Fig. 6
figure 6

The density distribution of active users with different proportions of three types of activities: post, share, and reply in each period. The direction of the tick label (e.g., 20, 40, and 60) indicates that the cells on the same direction of the tick label represent the same value of the type of activity. The proportion of users for a certain type of activity remains the same along the direction of each tick label. For example, the direction of the tick label on the side of “Reply” is horizontal, which means the cells horizontally correspond to the tick labels. Specifically, the proportion of the replying activity is very high on the top of the triangle, while the proportion of the replying activity is very low at the bottom of the triangle

Reticulation modality

Activities by active users on Twitter confer a structure on a large volume of communication instances. Further, these communication instances form a directed network through inter-user connections. The paths of information propagation and user connections are the primary influencers of reticulation in the network. Thus, to characterize the reticulation modality in the proposed framework, we examine the reticulation mechanisms and structural properties of communication instances.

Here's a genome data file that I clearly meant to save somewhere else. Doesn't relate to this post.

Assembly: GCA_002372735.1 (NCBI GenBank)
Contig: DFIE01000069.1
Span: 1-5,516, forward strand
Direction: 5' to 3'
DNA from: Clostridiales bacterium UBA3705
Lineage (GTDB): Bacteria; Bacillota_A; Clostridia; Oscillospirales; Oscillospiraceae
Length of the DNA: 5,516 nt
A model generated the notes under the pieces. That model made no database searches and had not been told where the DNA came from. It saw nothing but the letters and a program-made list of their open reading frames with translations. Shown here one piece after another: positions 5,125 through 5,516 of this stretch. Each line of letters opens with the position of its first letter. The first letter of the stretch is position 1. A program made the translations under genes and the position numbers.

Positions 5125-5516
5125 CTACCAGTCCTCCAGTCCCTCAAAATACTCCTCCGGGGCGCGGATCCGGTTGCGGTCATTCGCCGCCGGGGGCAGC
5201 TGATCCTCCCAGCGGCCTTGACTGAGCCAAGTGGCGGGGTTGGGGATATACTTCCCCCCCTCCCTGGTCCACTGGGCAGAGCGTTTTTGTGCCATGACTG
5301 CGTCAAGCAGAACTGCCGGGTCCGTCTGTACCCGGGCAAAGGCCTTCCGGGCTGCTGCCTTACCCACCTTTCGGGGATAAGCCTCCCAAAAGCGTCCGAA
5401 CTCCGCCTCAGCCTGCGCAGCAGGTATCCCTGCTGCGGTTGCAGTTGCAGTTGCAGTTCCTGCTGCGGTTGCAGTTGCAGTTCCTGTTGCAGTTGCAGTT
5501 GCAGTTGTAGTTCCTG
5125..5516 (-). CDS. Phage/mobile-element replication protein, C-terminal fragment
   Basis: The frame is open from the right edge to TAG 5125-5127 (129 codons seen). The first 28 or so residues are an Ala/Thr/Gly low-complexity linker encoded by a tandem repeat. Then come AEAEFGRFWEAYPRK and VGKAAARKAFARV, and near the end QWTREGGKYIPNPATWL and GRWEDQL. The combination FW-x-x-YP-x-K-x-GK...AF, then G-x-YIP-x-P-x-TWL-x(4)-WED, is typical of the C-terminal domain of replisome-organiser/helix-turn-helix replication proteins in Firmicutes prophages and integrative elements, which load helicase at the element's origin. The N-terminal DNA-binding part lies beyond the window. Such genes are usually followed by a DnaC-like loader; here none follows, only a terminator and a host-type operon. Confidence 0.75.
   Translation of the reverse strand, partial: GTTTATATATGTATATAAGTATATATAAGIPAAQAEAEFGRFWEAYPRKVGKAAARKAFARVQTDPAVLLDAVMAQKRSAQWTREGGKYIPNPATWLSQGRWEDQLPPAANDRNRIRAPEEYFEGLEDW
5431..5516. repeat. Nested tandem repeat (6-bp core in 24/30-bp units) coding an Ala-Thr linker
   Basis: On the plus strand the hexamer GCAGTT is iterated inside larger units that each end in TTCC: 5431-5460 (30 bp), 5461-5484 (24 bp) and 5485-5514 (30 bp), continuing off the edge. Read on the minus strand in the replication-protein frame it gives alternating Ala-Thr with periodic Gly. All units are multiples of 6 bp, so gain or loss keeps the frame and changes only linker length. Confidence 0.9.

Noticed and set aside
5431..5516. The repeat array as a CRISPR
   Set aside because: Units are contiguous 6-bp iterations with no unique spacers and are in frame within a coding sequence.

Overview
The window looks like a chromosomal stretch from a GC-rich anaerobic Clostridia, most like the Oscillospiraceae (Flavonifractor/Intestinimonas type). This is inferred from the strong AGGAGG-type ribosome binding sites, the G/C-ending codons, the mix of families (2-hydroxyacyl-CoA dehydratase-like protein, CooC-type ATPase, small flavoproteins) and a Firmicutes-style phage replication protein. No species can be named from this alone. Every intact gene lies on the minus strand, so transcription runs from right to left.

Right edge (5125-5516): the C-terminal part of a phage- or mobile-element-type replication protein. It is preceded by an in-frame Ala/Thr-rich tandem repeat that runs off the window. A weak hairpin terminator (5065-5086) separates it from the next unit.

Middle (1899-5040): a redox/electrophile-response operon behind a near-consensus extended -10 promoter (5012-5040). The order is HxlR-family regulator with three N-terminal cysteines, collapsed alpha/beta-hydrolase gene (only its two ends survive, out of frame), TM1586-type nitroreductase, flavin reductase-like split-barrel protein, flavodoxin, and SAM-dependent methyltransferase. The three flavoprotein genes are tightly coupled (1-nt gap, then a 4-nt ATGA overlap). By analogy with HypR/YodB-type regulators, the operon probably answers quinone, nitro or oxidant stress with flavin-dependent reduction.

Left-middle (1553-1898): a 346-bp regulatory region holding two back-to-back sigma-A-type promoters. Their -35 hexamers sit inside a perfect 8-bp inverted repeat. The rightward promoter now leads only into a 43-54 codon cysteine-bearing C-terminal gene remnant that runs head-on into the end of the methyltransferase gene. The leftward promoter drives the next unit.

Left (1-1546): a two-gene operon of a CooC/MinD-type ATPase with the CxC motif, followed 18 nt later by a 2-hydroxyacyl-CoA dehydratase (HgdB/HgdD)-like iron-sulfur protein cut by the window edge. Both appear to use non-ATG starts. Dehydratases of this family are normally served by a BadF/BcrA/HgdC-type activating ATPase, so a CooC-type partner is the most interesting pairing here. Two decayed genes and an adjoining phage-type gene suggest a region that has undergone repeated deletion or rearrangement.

Reticulation mechanisms

Due to the increase in sharing information on Twitter during disruptive events, the connections (i.e., communication relations or links) among users increased. Consistent with existing studies, information diffusion drives the evolution of user activities, and network structures also affect the spread of information among users (Bakshy et al. 2012; Weng et al. 2013). It is important, therefore, to study what specific changes occur on the links due to users’ activities. Two main mechanisms affecting changes on the links in networks include link creation and reinforcement (i.e., the link between two users has been created via sharing and replying, and now just the frequency of sharing and replying activity rises during the period.). In addition, posited in social science theories, social influence (measured by degree centrality in networks), is an important factor driving the link creation (Aral and Dhillon 2018). Thus, it is important to examine link creation and reinforcement for users with varying levels of degree centrality. Hence, to characterize the reticulation modality, we investigated the distribution of new link creation and existing link reinforcement across users with various in-degrees, the number of times a user is retweeted.